New Harvard Graduates No Longer Eligible For Alumni Email Addresses As University Explores Alternative Services


The Harvard Alumni Association discontinued the ability to create new email forwarding accounts last month, leaving this year’s graduates unable to obtain the email handle which many say is important to job searches and networking.

HAA announced the change on its website in recent weeks, citing a number of technological issues related to phishing, spam, and email loss as reasons for the change. The email service — which will still be accessible to users with existing accounts — allows alumni to create an email alias in the format, which permits users to receive forwarded communications but not send their own messages.

Harvard plans to establish a working group in the fall semester composed of IT personnel, administrators, and students to determine other ways of using technology to support alumni while taking into account cost, security, and liability, according to Prashanth “PK” Kumar ’21, the Second Marshal of the College’s Class of 2021. In the meantime, graduates may continue to access their existing school email accounts — such as the account for undergraduates — for an additional 365 days.

Mena W. Ahmed, the outgoing president of the Graduate School of Design’s student government, said the termination of alumni forwarding emails is the opposite of what she and other students hoped for.


Ahmed, a former member of the Harvard Graduate Council, helped pass memorandums through the Council earlier this year that urged the University to extend access to existing email accounts, which have full functionality, to support graduates in job searches and networking opportunities — a service many peer institutions currently provide.

“My hope is that instead of them just making a better functioning alias account, they actually make a fully functioning email address that you can send and receive emails from — because that is exactly the point of an email,” Ahmed said. “I don’t know what the point of an alias account is, to be honest.”

In fact, issues with the forwarding functionality were part of the reason HAA decided to shut down the service, according to its website.

“It’s important to know that emails sent to your email forwarding address are often perceived as spam or phishing attacks by email providers like Gmail or Yahoo,” the website reads. “With this in mind, your email provider may reject emails sent to your forwarding address resulting in you not receiving them. If this happens, the alumni help desk will not be able to fix or troubleshoot this problem.”

Though the University working group will aim to provide a better solution, Kumar said he was not sure what form that might take.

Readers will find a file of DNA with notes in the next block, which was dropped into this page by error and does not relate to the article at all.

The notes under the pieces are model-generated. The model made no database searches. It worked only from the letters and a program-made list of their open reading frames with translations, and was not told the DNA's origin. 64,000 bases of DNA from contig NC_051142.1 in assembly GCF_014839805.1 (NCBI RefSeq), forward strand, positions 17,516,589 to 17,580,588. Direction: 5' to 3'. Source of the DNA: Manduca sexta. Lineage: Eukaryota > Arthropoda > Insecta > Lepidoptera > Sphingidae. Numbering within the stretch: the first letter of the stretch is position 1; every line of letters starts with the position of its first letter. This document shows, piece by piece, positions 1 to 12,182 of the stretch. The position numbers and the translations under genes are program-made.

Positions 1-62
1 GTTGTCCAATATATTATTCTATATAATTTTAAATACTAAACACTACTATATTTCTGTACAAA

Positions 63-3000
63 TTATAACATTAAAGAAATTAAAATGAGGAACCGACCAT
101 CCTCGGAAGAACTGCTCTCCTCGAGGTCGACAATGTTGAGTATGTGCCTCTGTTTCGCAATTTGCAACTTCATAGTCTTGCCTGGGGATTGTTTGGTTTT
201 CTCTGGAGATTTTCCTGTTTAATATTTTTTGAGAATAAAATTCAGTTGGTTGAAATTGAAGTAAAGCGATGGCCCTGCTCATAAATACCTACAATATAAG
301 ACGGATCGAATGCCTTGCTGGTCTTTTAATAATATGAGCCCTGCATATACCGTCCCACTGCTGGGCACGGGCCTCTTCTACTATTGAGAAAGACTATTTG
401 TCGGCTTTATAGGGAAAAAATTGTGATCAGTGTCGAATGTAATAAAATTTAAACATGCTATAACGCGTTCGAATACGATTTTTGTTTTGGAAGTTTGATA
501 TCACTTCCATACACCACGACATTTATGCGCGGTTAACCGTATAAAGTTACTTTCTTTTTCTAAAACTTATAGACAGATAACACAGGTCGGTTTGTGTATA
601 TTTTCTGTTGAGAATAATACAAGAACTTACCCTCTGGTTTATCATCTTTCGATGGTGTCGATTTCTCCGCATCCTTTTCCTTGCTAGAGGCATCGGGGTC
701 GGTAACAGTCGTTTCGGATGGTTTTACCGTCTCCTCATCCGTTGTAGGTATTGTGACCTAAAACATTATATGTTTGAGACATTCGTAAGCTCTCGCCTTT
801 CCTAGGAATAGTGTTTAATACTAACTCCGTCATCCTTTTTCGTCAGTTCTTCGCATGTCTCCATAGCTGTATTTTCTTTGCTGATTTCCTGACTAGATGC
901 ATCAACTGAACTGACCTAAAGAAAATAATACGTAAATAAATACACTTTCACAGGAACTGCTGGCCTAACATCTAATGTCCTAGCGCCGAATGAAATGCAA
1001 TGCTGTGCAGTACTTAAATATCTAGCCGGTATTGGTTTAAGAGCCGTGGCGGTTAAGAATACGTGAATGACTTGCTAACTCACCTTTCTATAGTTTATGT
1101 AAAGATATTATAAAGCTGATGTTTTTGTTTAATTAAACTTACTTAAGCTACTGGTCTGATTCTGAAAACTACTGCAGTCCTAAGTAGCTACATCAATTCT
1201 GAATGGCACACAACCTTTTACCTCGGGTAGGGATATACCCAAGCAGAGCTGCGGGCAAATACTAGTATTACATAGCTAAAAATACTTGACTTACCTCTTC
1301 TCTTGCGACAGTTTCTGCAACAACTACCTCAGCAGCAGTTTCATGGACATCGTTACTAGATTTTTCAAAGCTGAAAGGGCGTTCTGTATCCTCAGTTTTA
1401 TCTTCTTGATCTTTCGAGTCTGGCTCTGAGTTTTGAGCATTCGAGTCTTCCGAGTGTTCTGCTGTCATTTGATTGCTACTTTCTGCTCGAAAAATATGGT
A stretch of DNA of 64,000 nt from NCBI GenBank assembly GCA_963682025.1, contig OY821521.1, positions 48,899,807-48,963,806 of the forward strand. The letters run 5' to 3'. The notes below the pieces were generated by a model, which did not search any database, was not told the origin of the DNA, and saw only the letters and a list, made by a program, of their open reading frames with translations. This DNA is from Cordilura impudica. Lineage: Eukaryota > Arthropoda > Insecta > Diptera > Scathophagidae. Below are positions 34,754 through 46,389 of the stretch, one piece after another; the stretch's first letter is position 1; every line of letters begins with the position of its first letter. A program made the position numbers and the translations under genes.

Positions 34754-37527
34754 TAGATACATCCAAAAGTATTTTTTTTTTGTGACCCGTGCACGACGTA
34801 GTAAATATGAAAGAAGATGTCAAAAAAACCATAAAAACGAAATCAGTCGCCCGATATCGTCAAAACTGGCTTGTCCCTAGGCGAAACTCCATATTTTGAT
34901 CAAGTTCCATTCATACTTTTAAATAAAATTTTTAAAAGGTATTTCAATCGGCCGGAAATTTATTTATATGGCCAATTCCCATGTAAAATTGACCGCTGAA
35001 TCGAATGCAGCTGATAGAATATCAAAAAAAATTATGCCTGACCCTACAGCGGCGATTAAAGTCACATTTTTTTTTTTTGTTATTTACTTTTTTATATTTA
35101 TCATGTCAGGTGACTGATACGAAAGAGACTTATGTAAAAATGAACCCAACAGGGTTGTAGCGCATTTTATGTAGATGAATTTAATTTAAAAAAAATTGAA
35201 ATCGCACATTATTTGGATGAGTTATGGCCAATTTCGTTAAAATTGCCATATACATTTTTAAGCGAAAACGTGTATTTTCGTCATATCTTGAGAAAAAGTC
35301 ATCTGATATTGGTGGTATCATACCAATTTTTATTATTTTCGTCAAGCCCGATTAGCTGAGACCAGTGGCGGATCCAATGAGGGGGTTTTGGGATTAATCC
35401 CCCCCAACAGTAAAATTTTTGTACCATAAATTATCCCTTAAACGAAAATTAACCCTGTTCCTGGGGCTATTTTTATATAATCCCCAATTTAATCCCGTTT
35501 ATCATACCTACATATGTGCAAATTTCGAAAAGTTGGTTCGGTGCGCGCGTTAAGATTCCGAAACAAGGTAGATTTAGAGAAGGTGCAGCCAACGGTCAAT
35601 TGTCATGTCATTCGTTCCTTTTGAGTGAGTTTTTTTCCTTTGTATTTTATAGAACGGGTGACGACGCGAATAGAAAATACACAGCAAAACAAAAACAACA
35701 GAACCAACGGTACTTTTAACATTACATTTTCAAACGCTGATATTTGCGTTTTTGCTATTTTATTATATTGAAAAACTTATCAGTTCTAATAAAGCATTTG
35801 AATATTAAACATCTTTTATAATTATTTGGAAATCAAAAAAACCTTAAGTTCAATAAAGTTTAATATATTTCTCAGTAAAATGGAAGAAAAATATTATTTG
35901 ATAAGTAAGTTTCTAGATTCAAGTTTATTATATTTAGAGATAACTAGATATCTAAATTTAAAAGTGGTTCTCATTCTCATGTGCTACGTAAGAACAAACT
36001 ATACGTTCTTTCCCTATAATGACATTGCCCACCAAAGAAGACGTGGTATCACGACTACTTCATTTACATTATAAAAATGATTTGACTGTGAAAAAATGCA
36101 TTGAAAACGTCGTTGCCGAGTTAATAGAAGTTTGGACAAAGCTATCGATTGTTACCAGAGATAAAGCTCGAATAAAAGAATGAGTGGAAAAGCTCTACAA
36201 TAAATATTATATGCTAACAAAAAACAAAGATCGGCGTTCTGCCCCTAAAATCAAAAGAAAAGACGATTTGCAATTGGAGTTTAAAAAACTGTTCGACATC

“It did seem like a final decision to remove the forwarding because the technology is becoming more obsolete — no one really uses email forwarding as much,” he said. “I do think that they’re trying to create some sort of alternate solution that keeps people happy — I’m not exactly sure what it will be.”

Harvard Graduate Council President Peter Choi acknowledged that some students are not aware of the issues with mail forwarding and the hurdles to providing fully functioning emails for graduates.

“A lot of people have said, ‘Alumni email addresses, they’re not expensive, right?’ And the truth is, they’re actually quite expensive,” he said. “Maintaining IT — any kind of memory capacity storage — is expensive. If you get any sort of G-Suite for business access, it’s 4 to 6 dollars a person. Multiply even $1 by several thousand, it’s going to cost money.”

Harvard Extension School student Andrew Pham said having a Harvard alumni email makes job searches easier.

“Frankly, if you’re sending cold emails out looking for an opportunity, the receiver is more likely to read it if they immediately see [Harvard] before they open the email,” Pham said. “So I think it’s a really nice service for our university to provide, if they could do it.”

Pham conceded that email forwarding is “a thing of the past,” but argued Harvard has the financial means to provide graduates with “fully-featured email accounts” in lieu of this outdated service.

“A full Google account would probably be something that’d be really easy to implement, though not free, but I think it would be negligible to Harvard,” he said. “I think that it’s to be expected that you get an alumni email after you graduate from your school — pretty much all the other universities do it.”

Choi said he and others across the University are conducting research to explore alternative services in an effort to help the working group this fall.

“We’re just asking other universities, ‘How do you guys handle this?’” he said. “As we gather more data points, and hopefully compile a formal report and bring it to this task force, this working group, I think we’ll get a better sense of where Harvard wants to go.”

—Staff writer Isabella B. Cho can be reached at Follow her on Twitter @izbcho.

—Staff writer Hannah J. Martinez can be reached at Follow her on Twitter @martinezhannahj.